Writer Ashley Rawlings has been documenting his impressions of cities in Asia, Europe and the Americas for the past decade.
My goal was always to make it to Tibet before the completion of the Qinghai-Lhasa railroad, because its clear aim was to further cement Beijing’s control over the region by flooding it with a renewed surge of Chinese immigrants. But, as it turned out, when I arrived in Lhasa in the summer of 2006, the railroad had just been opened. In any case, it was already evident how strong the Chinese presence is there; I was told that Tibet as a whole is now only two-thirds Tibetan, and Lhasa is already 50% Chinese. However, there was still hope. The astonishing beauty of the land, the warmth of the Tibetan people and the profound strength of their culture shone right through the political machinations that have dogged their history.
The Tibetan Yoghurt Festival was in full swing, and Chinese soldiers were keeping watch over Tibetans as they performed dances in front of the Potala Palace. With the Dalai Lama in exile, the palace has little spiritual gravity to it; inside, it feels like the empty husk of a museum, with tourists ushered briskly along a designated route. But its structure looms large on the Lhasa skyline, and it remains a potent symbol of Tibetan culture.
Looking up at the stark geometry of the Potala’s facade during the walk up to the entrance.
In the street markets of central Lhasa, all kinds of Tibetan Buddhist iconography was on sale. Portraits of Choekyi Gyaltsen, the tenth Panchen Lama, were widely available. The second-highest religious figure of Tibetan Buddhism after the Dalai Lama, the tenth Panchen Lama died in 1989. Though the Chinese authorities permit Tibetans to own images of the Panchen Lama, portraits of the Dalai Lama are forbidden.
The spiritual heart of Tibet is now the Jokhang Temple in Lhasa’s central Barkhor Square. Pilgrims prostrate themselves in front of it, and circumambulate it all year round. As dusk fell, the view from the temple roof was unearthly.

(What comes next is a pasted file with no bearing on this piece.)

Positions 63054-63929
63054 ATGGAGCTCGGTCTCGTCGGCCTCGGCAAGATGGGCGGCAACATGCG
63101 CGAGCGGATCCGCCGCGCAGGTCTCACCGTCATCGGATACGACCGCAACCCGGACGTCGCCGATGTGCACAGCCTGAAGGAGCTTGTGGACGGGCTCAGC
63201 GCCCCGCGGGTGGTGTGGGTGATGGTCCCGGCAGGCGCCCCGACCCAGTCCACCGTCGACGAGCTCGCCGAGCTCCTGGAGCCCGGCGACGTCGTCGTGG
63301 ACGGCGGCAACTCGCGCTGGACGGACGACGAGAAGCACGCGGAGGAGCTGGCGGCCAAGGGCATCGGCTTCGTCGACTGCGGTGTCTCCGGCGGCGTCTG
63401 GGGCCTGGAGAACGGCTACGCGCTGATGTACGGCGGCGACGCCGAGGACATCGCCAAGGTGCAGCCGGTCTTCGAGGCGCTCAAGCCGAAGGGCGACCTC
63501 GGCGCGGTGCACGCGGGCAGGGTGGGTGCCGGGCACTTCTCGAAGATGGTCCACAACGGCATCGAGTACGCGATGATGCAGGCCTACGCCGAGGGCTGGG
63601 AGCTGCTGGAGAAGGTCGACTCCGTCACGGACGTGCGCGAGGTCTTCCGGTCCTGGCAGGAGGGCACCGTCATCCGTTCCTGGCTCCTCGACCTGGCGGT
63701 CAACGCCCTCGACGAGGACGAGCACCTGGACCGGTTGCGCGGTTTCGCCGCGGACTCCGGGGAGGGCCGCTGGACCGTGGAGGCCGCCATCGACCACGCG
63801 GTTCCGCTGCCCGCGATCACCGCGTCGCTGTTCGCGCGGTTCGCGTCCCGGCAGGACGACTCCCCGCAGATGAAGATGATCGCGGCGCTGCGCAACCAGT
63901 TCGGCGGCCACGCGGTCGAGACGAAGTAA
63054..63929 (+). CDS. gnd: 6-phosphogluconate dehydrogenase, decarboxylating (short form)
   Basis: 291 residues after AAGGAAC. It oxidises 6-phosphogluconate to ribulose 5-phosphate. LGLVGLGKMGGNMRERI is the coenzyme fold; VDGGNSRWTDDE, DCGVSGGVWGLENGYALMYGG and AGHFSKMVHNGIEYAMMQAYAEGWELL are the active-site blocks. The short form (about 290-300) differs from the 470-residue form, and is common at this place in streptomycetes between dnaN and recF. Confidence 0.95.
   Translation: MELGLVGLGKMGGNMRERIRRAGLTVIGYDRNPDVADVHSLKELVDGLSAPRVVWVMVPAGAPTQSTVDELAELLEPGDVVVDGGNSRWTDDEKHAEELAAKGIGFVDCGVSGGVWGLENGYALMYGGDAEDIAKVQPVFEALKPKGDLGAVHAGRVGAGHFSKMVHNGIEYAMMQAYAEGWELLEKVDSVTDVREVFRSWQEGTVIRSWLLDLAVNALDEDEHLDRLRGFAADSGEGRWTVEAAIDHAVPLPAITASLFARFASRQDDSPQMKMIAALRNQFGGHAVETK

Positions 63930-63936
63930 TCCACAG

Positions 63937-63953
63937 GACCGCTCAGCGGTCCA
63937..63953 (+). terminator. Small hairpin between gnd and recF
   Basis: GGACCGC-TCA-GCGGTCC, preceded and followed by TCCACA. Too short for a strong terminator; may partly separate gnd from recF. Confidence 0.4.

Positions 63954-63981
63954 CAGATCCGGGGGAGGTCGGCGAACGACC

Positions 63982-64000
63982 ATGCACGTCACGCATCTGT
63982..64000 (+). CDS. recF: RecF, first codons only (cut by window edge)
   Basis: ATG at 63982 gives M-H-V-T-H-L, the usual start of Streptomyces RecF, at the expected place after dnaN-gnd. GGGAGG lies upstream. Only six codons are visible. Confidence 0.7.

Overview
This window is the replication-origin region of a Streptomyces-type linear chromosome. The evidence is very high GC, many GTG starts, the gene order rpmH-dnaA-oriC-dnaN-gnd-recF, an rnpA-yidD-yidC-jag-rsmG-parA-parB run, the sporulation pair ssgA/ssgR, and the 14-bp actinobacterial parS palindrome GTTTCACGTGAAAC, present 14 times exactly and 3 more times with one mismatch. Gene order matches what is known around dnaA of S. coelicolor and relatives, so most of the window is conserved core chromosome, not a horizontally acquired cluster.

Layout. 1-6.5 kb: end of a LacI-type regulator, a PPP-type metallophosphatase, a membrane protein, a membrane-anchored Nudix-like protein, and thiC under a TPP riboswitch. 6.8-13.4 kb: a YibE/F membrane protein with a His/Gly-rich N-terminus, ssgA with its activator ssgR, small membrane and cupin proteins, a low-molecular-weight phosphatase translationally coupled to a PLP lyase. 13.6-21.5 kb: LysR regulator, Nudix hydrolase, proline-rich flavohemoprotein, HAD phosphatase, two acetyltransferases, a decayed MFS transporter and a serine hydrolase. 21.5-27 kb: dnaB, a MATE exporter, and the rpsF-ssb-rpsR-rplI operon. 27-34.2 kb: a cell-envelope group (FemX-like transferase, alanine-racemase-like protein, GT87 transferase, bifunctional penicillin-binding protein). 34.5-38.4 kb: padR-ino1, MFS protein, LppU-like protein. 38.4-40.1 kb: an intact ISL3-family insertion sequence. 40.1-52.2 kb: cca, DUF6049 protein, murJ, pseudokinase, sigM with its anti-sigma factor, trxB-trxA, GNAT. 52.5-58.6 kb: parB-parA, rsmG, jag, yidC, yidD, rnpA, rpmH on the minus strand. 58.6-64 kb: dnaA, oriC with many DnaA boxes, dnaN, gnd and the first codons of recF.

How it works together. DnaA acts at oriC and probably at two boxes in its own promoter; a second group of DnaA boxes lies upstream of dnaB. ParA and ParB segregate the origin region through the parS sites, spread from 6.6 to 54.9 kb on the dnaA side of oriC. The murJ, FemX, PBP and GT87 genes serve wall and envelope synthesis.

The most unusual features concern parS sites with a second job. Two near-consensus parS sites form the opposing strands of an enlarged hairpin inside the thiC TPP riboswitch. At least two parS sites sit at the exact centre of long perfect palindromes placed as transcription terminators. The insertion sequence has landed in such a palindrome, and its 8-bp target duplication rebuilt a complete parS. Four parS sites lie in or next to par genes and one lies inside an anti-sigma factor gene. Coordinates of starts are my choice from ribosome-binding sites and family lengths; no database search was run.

Pilgrims at the Sera Monastery on the northern outskirts of the city. A giant thangka tapestry was being unfurled on the side of a building behind me.
Bowls for sale along the route up into the hills around the Sera Monastery.
The sun is very strong on the Tibetan plateau, and locals harness its rays to boil water.
Wandering up to me in a textile shop, this little boy was eager to perform for the camera.
At the Drepung Monastery, on the western edge of Lhasa, I was struck by this particular setting, where the intense contrast between the colors of the sky, the clouds, and the mountains, together with the angles of the walls below, seemed to compress and foreshorten my sense of perspective. Such an open space suddenly appeared strangely flat.
As I turned a corner, I encountered one of the monastery’s residents as she plastered a wall.
A whitewashed wall cascading into a sheltered walkway.
As I reached the heart of the monastery, I followed the deep bellowing of Tibetan horns into a prayer hall. In the corner at the back, I found a glass display case containing this sand mandala.
Moments later, a monk informed me that now was the time for the senior monk to wipe the mandala away. His movements were methodical, removing elements of the mandala in a deliberate order that began at the outer edges and converged on the center.
When the monks had finished sweeping and scooping up the sand into a jar, which they wrapped in silk, the underlying template of the mandala was all that was left to see.
Ganden Monastery is about twenty-two miles outside of Lhasa, at an altitude of 4,300 meters. Once home to some 6,000 monks, it was ransacked and bombed during the 1959 Tibetan uprising. The current buildings date from the 1980s.
Inside one of the prayer halls.
One of the kitchens, where steam gushed out of a giant vat of yak butter tea.
One of the monks was enveloped in steam as he stirred the yak butter.
Though most Tibetans were friendly toward outsiders, sometimes there were flashes of bitterness, especially among the young. At a roadside stop on the way to Nam Tso Lake, this boy was posing with his goat for photographs. The custom is to pay a few yuan in return. I mistakenly gave him only a few jiao, which is worth less than ten cents. He snarled at me like a dog until I gave him a bit more, and then he stormed off.
Nam Tso Lake is the second largest freshwater lake in the world. Coupled with the wide-open skies above it and the mountain ranges in the distance, the all-encompassing panoramic vastness of this place is impossible to convey in a single image.
These carved stones lay all along the shores of the lake. This one reads Om Mani Padme Hum, a mantra for Avalokiteshvara, the bodhisattva of compassion.
As I walked along the shore, the weather began to turn.
Soon the wind was billowing through the thick layers of prayer flags that had been strung up all over the nearby hill.
As the sky clouded over and rain began to fall on the horizon, the surface of the lake turned into a dark mirror, eerily flat and calm. That night, a howling storm came crashing down on our encampment.